The photo on the cover of my book Black Literate Lives: Historical and Contemporary Perspectives is of my great aunt, Alma Jacobs, looking over the shoulders of a row of Black children. The children are completely absorbed in their books, wearing clothes that would now be described as "Sunday best." Behind them is a truck with the sides propped open to reveal shelves of books. This photo of my aunt and her library on wheels—book mobile—became in my childhood a visual reminder of values related to acquiring literacy by every means available. Getting books into the hands of children—no matter who, no matter where—remains a priority.
My family heeded this message. Aunt Alma was the first Black state librarian in Montana and very accomplished; I fondly recall accompanying her to the library in Helena, Montana, and spending time there while she worked. I often sat in the stacks, where I could take in the aroma of books and keep my eyes on her (and she could keep hers on me). I watched every transaction at the circulation desk with great interest in her joy and how she looked at people and listened intently. The only time my eyes tended to wander from her was when a group of nuns would sit together with their books. I was similarly mesmerized by the practices of these nuns—I recall six, but this estimate could be wrong. I am certain, though, that there were an equal number of nuns facing each other across the table and reading individually with a vibe that seemed (and, to me, felt) extremely communal. I yearned to move closer to catch a glimpse of their books' titles, but I felt sure this would be disruptive and probably inappropriate. So, I found joy watching them from afar, not unlike my periodic wonderings about the literacy experiences of my great aunt when she spread learning and connections through her bookmobile, and the thoughts, feelings, and dreams of the children captured in that photo with her.
Libraries—whether they exist in buildings or homes, on wheels, or none of the above—are sites of profound possibility; for dreaming, planning, and action. Janet Mock recently recounted her relationship with the library as a sanctuary where she took refuge from the relentless bullying she experienced growing up Black and queer in Hawaii.1 In Ron's Big Mission, a children's book loved by my young sons, readers learn about physicist and astronaut Ron McNair's experiences of being denied library privileges in South Carolina, where Black people were prohibited from borrowing books from the library. In a documentary about his life, fashion editor, writer, and historian André Leon Talley recounts discovering Vogue Magazine in Durham, North Carolina, public libraries and becoming lost in visuals that inspired him to seek out the larger fashion world. The purpose of this essay, then, is to think about the school librarian as a "paradigm shift communicator" or the embodiment of justice-seeking pedagogy in schools (Winn 2018).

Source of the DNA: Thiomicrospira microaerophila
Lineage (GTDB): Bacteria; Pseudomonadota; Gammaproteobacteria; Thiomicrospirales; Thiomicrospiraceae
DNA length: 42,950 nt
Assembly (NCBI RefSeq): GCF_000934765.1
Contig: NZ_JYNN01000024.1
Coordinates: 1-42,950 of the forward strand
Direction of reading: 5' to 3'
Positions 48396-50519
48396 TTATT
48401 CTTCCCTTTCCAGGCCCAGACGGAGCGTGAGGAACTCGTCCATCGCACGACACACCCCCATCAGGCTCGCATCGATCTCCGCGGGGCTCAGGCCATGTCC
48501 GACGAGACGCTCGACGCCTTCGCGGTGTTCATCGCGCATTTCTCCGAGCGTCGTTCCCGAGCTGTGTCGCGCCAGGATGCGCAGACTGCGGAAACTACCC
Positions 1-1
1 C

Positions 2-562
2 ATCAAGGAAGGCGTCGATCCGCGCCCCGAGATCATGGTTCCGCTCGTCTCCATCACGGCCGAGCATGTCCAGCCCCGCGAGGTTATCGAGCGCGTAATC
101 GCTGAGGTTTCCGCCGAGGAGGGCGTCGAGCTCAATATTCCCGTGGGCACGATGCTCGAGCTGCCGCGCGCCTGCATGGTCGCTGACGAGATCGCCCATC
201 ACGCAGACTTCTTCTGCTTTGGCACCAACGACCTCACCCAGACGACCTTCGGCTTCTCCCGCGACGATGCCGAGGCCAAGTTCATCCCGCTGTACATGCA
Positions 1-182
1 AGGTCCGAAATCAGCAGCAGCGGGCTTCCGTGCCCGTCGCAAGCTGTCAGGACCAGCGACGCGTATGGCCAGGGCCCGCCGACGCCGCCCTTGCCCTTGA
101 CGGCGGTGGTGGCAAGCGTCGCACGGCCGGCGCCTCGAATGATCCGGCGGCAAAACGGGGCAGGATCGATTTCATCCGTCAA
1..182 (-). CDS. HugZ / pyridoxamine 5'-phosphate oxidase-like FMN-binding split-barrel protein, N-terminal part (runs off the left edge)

If libraries are sites of profound possibility, the librarian is—in my opinion—the conduit linking people to their purposes and dreams, amassing avenues and passageways unknown to we who lack their training. Librarians have opportunities to act as gatekeepers, too, not being welcoming about the library space and the books and resources that should be available to and thoughtfully shared with all who enter. Through my ethnographic research of a high school writing class, Power Writing, in the Bronx, New York (Fisher), I experienced this situation when class was held in a beautifully constructed library complete with gorgeous new books on dark wooden shelves. One of the student poets in the class had been instrumental in getting the school district to establish this much-needed school library, but the librarian, being very protective of the books and the space from the beginning, profiled every student as a suspect and determined that some students were unworthy of access to full spectrum of available literature.
After Power Writing class was over one morning, I heard a series of beeps. I looked at the teaching team, who clearly heard the same sound, and we realized students were walking through the library door scanner with…books! In defiance of her efforts to keep them from these resources, students were walking out of the library without checking books out to demonstrate their worthiness and refute her assessment that they would not value these treasures. While none of the adults condoned theft—and neither did the youth, normally—this scene presented an ethical dilemma. It felt no less criminal that a school librarian would hoard books away from specific children. What was the purpose of the school library, then, or the school librarian? School librarians, like classroom teachers, can be socialized into punitive cultures in schools. However, school librarians can and do actively resist these norms. Here, I offer four pedagogical stances for paradigm shifting toward justice that can inform the work librarians are doing in schools.